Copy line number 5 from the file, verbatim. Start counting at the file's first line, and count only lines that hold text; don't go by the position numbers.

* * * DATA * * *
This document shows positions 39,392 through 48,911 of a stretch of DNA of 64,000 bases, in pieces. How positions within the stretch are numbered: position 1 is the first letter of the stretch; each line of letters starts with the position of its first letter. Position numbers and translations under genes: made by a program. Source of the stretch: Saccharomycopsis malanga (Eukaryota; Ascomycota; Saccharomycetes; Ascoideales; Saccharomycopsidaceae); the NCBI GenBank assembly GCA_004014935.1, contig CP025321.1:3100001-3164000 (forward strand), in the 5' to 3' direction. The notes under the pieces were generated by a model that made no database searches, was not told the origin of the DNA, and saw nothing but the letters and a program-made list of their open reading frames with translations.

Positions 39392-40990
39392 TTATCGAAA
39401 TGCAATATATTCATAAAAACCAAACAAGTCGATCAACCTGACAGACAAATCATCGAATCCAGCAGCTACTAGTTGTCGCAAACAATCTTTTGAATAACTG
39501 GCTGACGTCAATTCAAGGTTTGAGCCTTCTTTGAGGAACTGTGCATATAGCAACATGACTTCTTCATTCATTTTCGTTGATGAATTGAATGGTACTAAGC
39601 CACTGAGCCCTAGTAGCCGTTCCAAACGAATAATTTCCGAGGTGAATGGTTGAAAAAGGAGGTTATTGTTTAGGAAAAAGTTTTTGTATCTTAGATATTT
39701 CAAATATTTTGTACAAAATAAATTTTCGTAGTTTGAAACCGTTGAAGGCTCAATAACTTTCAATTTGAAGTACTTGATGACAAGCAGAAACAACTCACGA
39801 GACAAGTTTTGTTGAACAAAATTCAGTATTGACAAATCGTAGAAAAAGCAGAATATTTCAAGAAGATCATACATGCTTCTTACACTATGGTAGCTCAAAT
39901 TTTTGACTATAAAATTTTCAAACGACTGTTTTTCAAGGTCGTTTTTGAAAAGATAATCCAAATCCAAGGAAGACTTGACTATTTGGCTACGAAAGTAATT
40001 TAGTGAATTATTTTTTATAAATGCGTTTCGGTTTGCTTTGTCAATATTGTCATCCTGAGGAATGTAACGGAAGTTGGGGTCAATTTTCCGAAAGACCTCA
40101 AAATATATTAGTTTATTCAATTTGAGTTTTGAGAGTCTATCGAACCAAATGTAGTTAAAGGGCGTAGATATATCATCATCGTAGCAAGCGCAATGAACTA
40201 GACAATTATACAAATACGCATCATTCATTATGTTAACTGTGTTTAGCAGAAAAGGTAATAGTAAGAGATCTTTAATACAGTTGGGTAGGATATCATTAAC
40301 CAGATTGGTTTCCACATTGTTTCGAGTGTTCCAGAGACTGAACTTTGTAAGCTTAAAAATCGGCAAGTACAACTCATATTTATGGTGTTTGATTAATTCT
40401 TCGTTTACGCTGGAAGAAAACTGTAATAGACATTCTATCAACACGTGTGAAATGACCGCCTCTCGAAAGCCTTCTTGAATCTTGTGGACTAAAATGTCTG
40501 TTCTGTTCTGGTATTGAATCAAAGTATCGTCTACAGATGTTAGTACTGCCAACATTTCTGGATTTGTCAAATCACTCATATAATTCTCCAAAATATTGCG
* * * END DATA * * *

39501 GCTGACGTCAATTCAAGGTTTGAGCCTTCTTTGAGGAACTGTGCATATAGCAACATGACTTCTTCATTCATTTTCGTTGATGAATTGAATGGTACTAAGC